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Despite Setbacks, JSF Achieves Milestones

The JSF program came under increased scrutiny this year, with cost overruns and flight test setbacks regularly making the news and attracting the attention of deficit hawks looking to make deep cuts in the defense budget. An aggressive restructuring of the program, with a revised development schedule slipping up to a year, occurred early in 2010, and another review is approaching. Against the background of the impending Technical Baseline Review of the JSF program by the Program Office, due to be delivered to the Defense Acquisition Board today, there have been a number of milestones achieved in the program.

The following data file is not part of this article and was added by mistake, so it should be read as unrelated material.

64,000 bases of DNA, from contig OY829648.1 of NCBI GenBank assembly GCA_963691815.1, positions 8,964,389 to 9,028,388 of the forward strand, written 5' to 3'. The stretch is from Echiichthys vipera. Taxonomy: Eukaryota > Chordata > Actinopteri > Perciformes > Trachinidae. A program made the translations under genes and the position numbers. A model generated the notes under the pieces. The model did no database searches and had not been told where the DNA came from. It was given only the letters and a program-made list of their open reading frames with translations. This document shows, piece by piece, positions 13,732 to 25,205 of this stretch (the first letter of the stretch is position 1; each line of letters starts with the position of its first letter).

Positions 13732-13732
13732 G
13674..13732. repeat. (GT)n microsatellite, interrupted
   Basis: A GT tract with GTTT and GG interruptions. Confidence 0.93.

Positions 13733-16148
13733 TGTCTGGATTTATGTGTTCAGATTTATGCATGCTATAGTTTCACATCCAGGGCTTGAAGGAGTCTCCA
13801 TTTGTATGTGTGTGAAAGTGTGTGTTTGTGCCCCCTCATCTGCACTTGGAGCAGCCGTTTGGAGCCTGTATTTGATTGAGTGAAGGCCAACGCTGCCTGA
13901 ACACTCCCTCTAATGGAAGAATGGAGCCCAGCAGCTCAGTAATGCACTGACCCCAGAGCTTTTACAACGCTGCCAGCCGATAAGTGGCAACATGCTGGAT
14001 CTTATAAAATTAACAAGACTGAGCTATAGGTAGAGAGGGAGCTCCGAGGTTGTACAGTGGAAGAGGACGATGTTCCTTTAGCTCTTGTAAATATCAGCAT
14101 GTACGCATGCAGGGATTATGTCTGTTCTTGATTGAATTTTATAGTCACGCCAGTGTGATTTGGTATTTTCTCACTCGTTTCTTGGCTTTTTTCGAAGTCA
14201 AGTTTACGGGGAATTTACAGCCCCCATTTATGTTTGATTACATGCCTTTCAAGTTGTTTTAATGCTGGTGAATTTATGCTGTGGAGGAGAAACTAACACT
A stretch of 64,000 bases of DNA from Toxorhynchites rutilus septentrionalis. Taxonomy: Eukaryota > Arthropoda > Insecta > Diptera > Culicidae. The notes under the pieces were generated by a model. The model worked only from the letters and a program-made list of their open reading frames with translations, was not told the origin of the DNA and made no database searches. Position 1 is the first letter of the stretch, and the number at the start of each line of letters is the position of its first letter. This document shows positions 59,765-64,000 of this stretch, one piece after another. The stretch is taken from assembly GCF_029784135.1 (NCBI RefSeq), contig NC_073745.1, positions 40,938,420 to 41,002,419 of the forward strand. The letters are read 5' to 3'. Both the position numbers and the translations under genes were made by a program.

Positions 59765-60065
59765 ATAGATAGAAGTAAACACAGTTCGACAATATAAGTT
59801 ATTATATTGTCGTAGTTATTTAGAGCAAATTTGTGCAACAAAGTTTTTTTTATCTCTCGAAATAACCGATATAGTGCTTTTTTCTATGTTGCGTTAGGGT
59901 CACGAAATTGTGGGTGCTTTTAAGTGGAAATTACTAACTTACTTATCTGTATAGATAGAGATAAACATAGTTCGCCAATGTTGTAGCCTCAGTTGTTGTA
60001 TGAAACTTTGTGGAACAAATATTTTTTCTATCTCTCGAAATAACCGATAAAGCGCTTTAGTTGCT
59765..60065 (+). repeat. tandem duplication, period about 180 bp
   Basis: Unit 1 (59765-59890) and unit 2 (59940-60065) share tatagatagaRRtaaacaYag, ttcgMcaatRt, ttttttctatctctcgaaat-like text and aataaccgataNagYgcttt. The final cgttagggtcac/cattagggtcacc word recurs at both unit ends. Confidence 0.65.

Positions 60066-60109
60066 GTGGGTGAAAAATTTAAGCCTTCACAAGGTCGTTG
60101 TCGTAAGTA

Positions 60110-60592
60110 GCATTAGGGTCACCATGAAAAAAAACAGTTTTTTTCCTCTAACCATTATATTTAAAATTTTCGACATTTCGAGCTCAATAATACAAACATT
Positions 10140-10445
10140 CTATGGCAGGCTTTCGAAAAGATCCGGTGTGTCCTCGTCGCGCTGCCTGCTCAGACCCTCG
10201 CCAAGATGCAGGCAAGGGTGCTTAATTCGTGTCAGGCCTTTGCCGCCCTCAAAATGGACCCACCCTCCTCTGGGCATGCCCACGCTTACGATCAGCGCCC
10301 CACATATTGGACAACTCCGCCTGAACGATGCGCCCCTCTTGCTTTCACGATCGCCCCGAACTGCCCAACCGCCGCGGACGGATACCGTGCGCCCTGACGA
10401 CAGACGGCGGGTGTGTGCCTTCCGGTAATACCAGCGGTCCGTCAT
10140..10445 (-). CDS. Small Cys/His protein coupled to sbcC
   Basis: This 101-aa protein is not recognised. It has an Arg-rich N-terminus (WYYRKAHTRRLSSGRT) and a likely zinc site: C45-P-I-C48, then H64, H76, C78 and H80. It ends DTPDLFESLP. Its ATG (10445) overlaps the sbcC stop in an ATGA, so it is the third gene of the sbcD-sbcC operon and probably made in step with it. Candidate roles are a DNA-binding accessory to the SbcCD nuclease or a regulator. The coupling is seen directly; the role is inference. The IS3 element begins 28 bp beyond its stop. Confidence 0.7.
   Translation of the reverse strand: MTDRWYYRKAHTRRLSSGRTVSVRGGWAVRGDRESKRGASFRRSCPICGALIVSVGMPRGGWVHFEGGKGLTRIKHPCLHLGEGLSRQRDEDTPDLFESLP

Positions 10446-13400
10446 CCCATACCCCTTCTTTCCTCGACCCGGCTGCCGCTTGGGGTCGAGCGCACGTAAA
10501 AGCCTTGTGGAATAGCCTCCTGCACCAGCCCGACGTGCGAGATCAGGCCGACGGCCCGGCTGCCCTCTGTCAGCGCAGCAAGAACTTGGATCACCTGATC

First CV Variant Arrives at Patuxent River

While the U.S. Navy begins its celebration of the centennial of naval aviation, the shape of naval aviation’s future looks to have arrived in the form of this third variant of the Joint Strike Fighter. F-35C airframe CF-1 touched down at Naval Air Station Patuxent River, Md., on Saturday, Nov. 6, 2010 to begin its program of flight testing, arriving just a few days short of a century from the date aviator Eugene Ely first flew from the deck of the USS Birmingham.

F-35C CF-1 in the air above NAS Patuxent River, Md. Photo courtesy of Lockheed Martin.

The F-35C, planned to provide the Navy a first-day-of-war stealthy strike capability it has been seeking since the bad old days of the A-12 Avenger, has acquired new importance since the announcement by the United Kingdom that it would be acquiring the F-35C rather than the F-35B STOVL variant to serve aboard the Royal Navy’s Queen Elizabeth-class aircraft carriers.